June 2015
Volume 56, Issue 7
ARVO Annual Meeting Abstract  |   June 2015
Viral Profile in Pterygium using Polymerase Chain Reaction
Author Affiliations & Notes
  • Hector Javier Perez-Cano
    Genetics and Microbiology, Hosp Foundation "Nuestra Senora de la Luz"", Mexico City, Mexico
  • Aidee Mendoza
    Orbita, Fundacion Hospital "Nuestra Señora de la Luz" IAP, Mexico City, Mexico
  • Monica Reyes-Santos
    Genetics and Microbiology, Hosp Foundation "Nuestra Senora de la Luz"", Mexico City, Mexico
  • Javier Acosta-Gonzalez
    Genetics and Microbiology, Hosp Foundation "Nuestra Senora de la Luz"", Mexico City, Mexico
  • Footnotes
    Commercial Relationships Hector Perez-Cano, None; Aidee Mendoza, None; Monica Reyes-Santos, None; Javier Acosta-Gonzalez, None
  • Footnotes
    Support None
Investigative Ophthalmology & Visual Science June 2015, Vol.56, 1875. doi:
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      Hector Javier Perez-Cano, Aidee Mendoza, Monica Reyes-Santos, Javier Acosta-Gonzalez; Viral Profile in Pterygium using Polymerase Chain Reaction. Invest. Ophthalmol. Vis. Sci. 2015;56(7 ):1875.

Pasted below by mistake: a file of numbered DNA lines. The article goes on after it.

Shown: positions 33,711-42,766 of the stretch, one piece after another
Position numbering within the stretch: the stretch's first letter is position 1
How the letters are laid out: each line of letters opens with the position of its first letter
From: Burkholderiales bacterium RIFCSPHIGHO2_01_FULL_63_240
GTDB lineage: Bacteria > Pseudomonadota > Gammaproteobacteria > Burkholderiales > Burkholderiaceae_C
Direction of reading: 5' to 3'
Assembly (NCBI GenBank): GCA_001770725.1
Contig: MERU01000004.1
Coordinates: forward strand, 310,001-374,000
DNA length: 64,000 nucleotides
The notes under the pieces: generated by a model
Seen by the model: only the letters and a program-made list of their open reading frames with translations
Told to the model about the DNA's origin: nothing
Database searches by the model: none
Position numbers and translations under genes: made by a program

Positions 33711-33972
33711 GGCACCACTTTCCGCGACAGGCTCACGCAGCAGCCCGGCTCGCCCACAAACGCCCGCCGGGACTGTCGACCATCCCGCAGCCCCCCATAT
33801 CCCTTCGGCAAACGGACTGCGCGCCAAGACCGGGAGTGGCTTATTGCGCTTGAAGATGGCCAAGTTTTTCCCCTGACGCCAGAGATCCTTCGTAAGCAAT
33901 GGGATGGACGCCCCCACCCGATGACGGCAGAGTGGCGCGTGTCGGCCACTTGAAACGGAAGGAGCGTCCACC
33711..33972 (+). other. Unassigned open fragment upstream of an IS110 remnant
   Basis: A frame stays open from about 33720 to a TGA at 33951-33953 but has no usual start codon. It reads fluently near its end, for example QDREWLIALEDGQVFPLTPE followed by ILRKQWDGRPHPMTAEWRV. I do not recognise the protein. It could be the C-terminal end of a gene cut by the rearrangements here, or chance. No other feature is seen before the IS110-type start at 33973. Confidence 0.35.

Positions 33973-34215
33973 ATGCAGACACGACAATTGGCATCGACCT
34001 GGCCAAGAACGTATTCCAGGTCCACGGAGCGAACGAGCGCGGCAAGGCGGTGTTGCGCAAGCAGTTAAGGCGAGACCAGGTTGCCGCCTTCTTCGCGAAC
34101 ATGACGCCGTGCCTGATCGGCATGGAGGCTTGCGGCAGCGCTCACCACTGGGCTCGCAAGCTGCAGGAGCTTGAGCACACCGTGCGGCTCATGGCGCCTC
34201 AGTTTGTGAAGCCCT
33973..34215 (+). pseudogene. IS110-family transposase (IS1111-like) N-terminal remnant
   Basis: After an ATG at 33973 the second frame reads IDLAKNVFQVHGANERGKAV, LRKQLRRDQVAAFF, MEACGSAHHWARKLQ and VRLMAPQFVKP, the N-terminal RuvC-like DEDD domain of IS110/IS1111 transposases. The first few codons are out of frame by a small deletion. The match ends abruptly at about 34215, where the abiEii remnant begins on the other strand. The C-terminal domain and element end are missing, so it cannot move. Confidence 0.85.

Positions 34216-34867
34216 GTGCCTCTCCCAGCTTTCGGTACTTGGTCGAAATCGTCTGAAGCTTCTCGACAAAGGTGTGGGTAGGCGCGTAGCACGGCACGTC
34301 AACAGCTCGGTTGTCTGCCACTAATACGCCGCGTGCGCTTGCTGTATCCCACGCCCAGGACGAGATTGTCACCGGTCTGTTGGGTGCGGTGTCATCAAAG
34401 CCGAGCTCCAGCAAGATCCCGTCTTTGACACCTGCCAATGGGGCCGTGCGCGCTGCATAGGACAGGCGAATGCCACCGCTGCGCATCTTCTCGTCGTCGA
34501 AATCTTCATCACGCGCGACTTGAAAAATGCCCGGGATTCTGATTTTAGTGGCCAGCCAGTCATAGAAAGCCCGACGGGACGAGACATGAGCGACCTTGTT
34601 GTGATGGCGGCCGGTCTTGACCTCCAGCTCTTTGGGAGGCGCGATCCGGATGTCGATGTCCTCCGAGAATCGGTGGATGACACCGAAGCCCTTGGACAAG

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      © ARVO (1962-2015); The Authors (2016-present)

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Purpose: Pterygium is a fibrovascular lesion originating from the conjunctiva that often extends on the corneal surface, this is a treath for the vision. The risk factors involves UV light exposure and viral infections. Many studies have been conducted to investigate the involvement of a variety of oncogenic viruses, including HPV, CMV, HSV or EBV, in the development of pterygium. In this study we determine the presence of oncogenic viruses in pterygium and phenotypically normal conjunctiva and the possible relation between viral presence and this clinical entity

Methods: Twenty-five pterygia samples were obtained by surgery and fifty scraping healthy conjunctival were analyzed like control. HSV1, VZV, CMV, EBV and HPV detection were accomplished by polymerase chain reaction amplification of viral sequences followed by electrophoresis in agarose gel.

Results: EBV was detected in 7 (28%), HPV in 2 (8%), HSV (type 1) 1 (4%), VZV 0 (0%), and CMV 0 (0%) in pterygia samples. The healthy conjunctival specimen were negatives for HSV1, VZV, CMV and EBV, whereas, HPV was detected in two controls (4%)

Conclusions: Pterygium is associated with not only viral infections but also to exposure to UV rays and genetic predisposition. The detection of potentially oncogenic viruses, such as EBV, HPV and HSV-1, supports the concept that the pterygium can be considered a multifactorial neoplastic condition. Detection of EBV, HPV and HSV1 between patients and control subjects implies a possible viral participation to develop pterygium.


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